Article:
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Re: Some suggestions
On Sat, 16 Jan 1999, Raymond A. Brown wrote:
> [INDEFINITE PLURAL]
> There seem to me three possible scenarios:
(a) is a rather hoary chestnut that I wouldn't want to sow again in this
discussion. Its not elegant and belongs to the Esperanto fringe of
(b) is the current indefinite plural in Brithenig unos/unas > yn (+H). It
is a _very_ indefinite plural as it is confused with the singular.
> SINGULAR PLURAL
> fem. ddla [Fr. de la] ) ddlo [Fr. des]
> masc. ddill [Fr. du] )
These are the best option in my opinion, with a bit of practice I might
master pronouncing them without a schwa! I wonder if Brithenig would go
as far as *da, *do? These forms exist in Breathenach.
> Then the question is: Would these also denote possession? ;-)
I think that would be inevitable if we introduce them, at least in the
> I think I favor (c) most and (b) less so. I rank (a) as least likely.
> [FINAL AFFRICATES]
> >if anyone has any suggestions for spelling Feli[j] New An or resolving the
> >final affricate problem - let me know!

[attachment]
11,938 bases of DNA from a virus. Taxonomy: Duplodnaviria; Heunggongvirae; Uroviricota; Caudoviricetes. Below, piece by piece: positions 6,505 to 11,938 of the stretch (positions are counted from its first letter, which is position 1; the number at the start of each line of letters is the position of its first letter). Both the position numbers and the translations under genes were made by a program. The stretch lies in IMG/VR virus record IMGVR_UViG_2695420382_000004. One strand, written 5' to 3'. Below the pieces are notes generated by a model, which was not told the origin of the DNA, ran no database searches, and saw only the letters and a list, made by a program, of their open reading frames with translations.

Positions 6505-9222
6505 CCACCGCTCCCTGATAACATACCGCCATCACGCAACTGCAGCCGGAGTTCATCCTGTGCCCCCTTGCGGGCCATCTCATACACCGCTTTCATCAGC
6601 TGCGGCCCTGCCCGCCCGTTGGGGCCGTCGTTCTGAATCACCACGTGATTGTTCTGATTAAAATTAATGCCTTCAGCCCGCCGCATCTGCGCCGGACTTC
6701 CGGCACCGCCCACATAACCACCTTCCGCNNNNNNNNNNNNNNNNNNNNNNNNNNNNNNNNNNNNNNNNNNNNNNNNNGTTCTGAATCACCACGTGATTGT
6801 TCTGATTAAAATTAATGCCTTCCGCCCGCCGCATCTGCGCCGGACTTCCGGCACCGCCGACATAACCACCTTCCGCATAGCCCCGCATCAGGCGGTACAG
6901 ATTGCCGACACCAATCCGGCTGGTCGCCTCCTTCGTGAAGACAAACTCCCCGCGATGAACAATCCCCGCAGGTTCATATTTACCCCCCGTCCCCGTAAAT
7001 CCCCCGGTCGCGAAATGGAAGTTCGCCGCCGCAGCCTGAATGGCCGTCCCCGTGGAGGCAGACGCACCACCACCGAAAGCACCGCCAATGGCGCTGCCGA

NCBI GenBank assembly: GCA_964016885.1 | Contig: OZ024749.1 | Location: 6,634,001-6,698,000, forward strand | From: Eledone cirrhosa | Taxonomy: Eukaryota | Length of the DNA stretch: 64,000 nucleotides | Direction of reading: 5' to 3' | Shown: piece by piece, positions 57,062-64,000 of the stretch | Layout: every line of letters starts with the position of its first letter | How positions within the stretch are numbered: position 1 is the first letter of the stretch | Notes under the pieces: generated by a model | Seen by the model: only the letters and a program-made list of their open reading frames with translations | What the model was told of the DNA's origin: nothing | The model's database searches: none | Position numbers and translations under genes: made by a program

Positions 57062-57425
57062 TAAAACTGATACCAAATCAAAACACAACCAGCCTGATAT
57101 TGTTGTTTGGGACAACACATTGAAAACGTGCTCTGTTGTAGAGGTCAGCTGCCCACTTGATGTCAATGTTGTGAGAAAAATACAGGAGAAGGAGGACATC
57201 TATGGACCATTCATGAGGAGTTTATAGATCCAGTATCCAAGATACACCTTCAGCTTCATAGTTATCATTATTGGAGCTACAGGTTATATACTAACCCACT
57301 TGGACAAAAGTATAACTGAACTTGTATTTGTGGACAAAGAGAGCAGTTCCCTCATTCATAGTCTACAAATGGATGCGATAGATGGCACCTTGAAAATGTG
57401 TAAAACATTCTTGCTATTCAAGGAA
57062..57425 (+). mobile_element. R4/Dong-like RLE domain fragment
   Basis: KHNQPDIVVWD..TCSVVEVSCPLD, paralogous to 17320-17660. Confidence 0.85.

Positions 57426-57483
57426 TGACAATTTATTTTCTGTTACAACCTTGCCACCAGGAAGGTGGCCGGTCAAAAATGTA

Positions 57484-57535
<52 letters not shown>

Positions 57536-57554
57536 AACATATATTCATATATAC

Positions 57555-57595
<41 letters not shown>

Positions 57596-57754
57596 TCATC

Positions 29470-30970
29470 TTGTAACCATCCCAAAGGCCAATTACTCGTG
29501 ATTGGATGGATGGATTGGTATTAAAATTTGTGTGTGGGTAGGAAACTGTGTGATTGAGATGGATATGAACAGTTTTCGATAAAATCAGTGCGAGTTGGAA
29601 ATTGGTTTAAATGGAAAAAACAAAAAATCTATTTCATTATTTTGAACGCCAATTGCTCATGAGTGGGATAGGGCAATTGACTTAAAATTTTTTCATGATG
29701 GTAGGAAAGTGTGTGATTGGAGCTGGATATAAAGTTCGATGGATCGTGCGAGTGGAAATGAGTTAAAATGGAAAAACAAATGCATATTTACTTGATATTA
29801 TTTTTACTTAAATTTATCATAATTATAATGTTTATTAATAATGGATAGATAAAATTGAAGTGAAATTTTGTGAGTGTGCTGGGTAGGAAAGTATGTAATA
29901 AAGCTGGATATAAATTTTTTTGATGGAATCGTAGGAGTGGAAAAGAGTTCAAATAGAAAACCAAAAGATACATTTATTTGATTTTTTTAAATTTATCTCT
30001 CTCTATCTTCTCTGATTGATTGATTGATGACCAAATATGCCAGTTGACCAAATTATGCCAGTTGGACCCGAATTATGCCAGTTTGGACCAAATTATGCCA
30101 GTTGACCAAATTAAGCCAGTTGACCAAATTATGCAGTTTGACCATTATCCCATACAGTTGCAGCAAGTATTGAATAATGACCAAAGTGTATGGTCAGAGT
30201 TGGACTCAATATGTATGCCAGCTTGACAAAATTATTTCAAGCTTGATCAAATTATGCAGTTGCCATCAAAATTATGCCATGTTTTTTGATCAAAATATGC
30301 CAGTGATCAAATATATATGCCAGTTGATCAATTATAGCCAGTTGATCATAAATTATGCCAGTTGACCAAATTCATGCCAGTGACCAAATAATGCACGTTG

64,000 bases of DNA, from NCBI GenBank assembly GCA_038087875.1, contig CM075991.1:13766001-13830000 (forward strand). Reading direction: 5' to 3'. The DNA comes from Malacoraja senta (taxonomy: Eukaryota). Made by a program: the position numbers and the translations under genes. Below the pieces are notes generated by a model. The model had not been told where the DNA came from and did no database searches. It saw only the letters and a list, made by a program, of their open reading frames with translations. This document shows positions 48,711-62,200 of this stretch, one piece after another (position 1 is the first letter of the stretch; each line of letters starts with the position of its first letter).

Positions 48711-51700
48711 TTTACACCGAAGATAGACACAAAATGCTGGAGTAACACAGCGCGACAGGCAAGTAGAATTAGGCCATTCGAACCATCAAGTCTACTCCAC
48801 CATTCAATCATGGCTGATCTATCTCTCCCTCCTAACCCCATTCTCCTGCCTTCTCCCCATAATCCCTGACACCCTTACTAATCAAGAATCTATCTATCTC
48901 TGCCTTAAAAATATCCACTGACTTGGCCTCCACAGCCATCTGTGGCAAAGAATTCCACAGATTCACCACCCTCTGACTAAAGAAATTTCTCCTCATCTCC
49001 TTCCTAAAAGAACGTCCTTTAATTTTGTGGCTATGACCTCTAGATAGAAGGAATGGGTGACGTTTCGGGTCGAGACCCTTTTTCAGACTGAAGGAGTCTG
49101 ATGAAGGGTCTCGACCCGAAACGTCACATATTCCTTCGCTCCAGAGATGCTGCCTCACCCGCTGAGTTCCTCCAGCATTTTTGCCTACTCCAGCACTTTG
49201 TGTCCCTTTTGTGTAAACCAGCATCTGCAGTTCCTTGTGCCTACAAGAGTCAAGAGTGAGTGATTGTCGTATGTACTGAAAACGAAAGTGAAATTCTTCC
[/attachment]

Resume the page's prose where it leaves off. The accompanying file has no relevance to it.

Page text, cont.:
> Now if final [ik] and [ig] never occur in Brithenig, then final -ic would
> be [(i)tS] and final -ig would be [(i)dZ].
Brithenig voices final stops consistantly where it was followed by a vowel
which was later lost. This works happily for *brittanicu, brittanica >
brithenig, but is problematic for pacem, felicem > pag, ffelig where the
final -g should be affricate.
Final -c in VL seems to have simply disappeared in Brithenig, although
traces of it survives as aspirantation hoc, hac, lac > o, a, lla.
Final -c was borrowed back into Brithenig for such words as bric, brick.
I think I have managed to avoid using soft c as a final consonant off
> If Brithening does have final [ik] and [ig] as well as [itS] and [idZ],
> then we could start with final -ig = [(i)dZ] while final -igh = [ig] (since
> /g/ before /e/ and /i/ is spelt 'gh'). Thus we can see that final -g by
> itself denotes an affricate sound; we can then extend this so that -ic =
> [ik] and -icg = [(i)tS] (this might be encouraged in that Old English also
> used the combination 'cg' for an affricate sound, even tho there it was
Although I had looked at Catalan several times I never thought of using
-gh as a final hard cluster! This would mean we now speak Brithenigh -
can we live with that? At least, within writing in Brithenig the final -h
would have to be compulsary, in English it would be optional.
I'm not sure about adapting -cg into Brithenigh. I just have an antipathy
towards it from my neo-Old Englisc conlanging as one of the most
antipathic digraphs I can think of (without trying to hard!) but I will
keep in mind for further need.
Andrew Smith, Intheologus email@example.com
Q. Why are there so many Smiths in the Phone Book?
A. Because they all have telephones!
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